Musk says granting 'amnesty' to suspended Twitter accounts
SAN FRANCISCO (AP) -- New Twitter owner Elon Musk said Thursday that he is granting "amnesty" for suspended accounts, which online safety experts predict will spur a rise in harassment, hate speech and misinformation.
The billionaire's announcement came after he asked in a poll posted to his timeline to vote on reinstatements for accounts that have not "broken the law or engaged in egregious spam." The yes vote was 72%.
"The people have spoken. Amnesty begins next week. Vox Populi, Vox Dei," Musk tweeted using a Latin phrase meaning "the voice of the people, the voice of God."
Musk used the same Latin phrase after posting a similar poll last last weekend before reinstating the account of former President Donald Trump, which Twitter had banned for encouraging the Jan. 6, 2021, Capitol insurrection. Trump has said he won't return to Twitter but has not deleted his account.
Such online polls are anything but scientific and can easily be influenced by bots.
In the month since Musk took over Twitter, groups that monitor the platform for racist, anti-Semitic and other toxic speech say it's been on the rise on the world's de facto public square. That has included a surge in racist abuse of World Cup soccer players that Twitter is allegedly failing to act on.
The uptick in harmful content is in large part due to the disorder following Musk's decision to lay off half the company's 7,500-person workforce, fire top executives, and then institute a series of ultimatums that prompted hundreds more to quit. Also let go were an untold number of contractors responsible for content moderation. Among those resigning over a lack of faith in Musk's willingness to keep Twitter from devolving into a chaos of uncontrolled speech were Twitter's head of trust and safety, Yoel Roth.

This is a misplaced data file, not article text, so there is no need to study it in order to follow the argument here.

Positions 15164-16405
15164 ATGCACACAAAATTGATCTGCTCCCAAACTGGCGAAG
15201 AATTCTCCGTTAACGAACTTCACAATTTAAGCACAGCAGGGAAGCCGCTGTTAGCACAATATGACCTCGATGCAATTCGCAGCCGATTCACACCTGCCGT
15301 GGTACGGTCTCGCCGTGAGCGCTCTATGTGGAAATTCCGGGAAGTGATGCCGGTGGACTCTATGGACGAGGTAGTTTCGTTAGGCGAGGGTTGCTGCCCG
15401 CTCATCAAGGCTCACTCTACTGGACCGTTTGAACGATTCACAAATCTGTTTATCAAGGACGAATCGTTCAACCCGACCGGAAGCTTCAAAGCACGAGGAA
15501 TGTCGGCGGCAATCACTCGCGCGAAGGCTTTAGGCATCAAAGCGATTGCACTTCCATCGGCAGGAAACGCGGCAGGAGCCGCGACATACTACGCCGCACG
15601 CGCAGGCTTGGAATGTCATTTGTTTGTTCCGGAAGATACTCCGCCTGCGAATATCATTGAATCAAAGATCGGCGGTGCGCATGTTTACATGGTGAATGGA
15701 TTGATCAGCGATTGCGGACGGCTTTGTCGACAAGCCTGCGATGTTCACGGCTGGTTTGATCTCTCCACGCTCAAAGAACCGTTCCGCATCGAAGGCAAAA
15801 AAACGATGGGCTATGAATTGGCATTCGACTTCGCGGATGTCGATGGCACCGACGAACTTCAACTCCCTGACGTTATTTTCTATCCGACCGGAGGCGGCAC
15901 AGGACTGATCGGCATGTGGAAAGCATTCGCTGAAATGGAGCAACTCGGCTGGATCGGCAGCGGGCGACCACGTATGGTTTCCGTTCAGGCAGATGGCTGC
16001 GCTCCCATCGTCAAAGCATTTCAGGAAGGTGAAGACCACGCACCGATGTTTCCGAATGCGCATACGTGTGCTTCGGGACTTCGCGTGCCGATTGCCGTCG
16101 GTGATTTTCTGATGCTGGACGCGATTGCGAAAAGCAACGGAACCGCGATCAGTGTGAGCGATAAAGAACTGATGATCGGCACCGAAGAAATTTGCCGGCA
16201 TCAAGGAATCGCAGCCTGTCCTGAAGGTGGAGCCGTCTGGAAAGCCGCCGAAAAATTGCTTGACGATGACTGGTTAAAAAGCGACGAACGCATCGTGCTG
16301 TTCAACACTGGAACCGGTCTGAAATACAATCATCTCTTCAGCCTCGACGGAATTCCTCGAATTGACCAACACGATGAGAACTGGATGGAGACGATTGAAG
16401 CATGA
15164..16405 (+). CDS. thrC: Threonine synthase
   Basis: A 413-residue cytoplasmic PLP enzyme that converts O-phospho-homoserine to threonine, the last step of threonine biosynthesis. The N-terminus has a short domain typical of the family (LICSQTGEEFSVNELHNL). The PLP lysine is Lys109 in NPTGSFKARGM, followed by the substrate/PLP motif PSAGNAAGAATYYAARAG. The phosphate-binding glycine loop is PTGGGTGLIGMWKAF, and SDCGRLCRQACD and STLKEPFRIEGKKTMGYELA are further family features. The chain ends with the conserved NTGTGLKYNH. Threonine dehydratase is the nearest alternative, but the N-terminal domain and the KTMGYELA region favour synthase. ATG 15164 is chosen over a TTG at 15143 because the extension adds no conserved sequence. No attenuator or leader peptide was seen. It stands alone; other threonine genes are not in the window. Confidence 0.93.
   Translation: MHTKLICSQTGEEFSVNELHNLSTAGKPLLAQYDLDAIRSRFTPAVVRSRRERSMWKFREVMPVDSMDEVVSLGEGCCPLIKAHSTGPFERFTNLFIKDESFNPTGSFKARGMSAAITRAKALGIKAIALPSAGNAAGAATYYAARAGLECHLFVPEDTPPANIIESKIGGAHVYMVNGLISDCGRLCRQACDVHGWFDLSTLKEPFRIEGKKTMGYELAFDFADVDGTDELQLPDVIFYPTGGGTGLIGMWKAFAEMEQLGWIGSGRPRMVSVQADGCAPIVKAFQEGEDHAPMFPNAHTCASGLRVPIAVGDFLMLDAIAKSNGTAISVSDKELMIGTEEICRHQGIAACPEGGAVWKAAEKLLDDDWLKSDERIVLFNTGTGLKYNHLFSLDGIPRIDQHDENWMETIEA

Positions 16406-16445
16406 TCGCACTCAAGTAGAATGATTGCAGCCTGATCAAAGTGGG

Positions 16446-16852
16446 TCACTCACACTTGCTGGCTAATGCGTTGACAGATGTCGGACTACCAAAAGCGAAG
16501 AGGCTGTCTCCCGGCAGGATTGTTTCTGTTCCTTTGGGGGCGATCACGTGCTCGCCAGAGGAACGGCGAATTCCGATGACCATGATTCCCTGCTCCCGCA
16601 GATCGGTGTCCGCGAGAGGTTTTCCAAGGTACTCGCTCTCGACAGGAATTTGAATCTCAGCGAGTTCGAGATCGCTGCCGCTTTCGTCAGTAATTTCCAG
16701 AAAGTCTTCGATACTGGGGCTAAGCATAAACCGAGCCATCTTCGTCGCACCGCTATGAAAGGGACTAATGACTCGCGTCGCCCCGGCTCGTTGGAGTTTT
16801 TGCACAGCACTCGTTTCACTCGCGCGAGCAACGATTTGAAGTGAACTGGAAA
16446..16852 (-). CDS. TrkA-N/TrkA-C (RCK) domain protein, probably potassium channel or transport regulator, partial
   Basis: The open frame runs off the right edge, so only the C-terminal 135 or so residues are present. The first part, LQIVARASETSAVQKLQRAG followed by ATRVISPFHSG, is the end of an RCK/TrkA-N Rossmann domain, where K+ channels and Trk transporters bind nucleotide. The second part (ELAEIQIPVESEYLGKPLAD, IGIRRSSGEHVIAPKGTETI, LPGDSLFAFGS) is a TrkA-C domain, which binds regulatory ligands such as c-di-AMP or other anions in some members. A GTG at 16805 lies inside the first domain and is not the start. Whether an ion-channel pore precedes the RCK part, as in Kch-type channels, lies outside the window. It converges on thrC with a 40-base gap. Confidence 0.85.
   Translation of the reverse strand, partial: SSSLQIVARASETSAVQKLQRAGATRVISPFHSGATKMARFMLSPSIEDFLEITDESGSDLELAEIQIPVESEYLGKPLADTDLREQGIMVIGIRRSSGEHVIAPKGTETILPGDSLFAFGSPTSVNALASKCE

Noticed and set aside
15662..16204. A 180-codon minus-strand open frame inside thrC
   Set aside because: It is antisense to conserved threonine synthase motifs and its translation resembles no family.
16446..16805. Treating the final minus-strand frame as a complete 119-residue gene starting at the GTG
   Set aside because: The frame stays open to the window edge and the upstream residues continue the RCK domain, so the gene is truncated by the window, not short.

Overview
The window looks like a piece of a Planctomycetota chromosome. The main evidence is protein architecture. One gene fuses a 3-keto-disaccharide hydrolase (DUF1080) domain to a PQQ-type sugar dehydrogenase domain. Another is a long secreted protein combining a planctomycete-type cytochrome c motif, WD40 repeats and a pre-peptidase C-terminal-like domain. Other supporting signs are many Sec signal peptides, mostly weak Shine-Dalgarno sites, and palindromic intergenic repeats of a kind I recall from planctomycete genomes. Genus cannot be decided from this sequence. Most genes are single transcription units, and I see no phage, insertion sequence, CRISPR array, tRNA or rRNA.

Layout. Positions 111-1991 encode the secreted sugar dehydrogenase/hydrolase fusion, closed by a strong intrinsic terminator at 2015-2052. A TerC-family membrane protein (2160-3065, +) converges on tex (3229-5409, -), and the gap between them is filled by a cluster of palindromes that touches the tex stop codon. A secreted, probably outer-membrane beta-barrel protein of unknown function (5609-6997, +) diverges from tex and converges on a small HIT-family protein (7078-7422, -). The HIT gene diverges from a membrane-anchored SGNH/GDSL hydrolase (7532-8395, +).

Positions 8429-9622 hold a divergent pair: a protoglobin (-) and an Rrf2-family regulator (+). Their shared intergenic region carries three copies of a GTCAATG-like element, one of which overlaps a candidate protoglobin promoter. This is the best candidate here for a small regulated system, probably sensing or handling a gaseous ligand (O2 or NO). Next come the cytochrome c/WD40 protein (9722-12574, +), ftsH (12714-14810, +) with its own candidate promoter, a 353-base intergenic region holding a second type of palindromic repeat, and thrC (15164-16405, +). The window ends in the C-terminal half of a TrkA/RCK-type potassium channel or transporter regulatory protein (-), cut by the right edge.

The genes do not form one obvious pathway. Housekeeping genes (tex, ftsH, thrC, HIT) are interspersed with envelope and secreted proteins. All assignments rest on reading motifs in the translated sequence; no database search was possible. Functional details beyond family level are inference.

Major advertisers have also abandoned the platform.
On Oct. 28, the day after he took control, Musk tweeted that no suspended accounts would be reinstated until Twitter formed a "content moderation council" with diverse viewpoints that would consider the cases.
On Tuesday, he said he was reneging on that promise because he'd agreed to at the insistence of "a large coalition of political-social activists groups" who later "broke the deal" by urging that advertisers at least temporarily stop giving Twitter their business.
A day earlier, Twitter reinstated the personal account of far-right Rep. Marjorie Taylor Greene, which was banned in January for violating the platform's COVID misinformation policies.
Musk, meanwhile, has been getting increasingly chummy on Twitter with right-wing figures. Before this month's U.S. midterm elections he urged "independent-minded" people to vote Republican.
A report from the European Union published Thursday said Twitter took longer to review hateful content and removed less of it this year compared with 2021. The report was based on data collected over the spring -- before Musk acquired Twitter -- as part of an annual evaluation of online platforms' compliance with the bloc's code of conduct on disinformation. It found that Twitter assessed just over half of the notifications it received about illegal hate speech within 24 hours, down from 82% in 2021.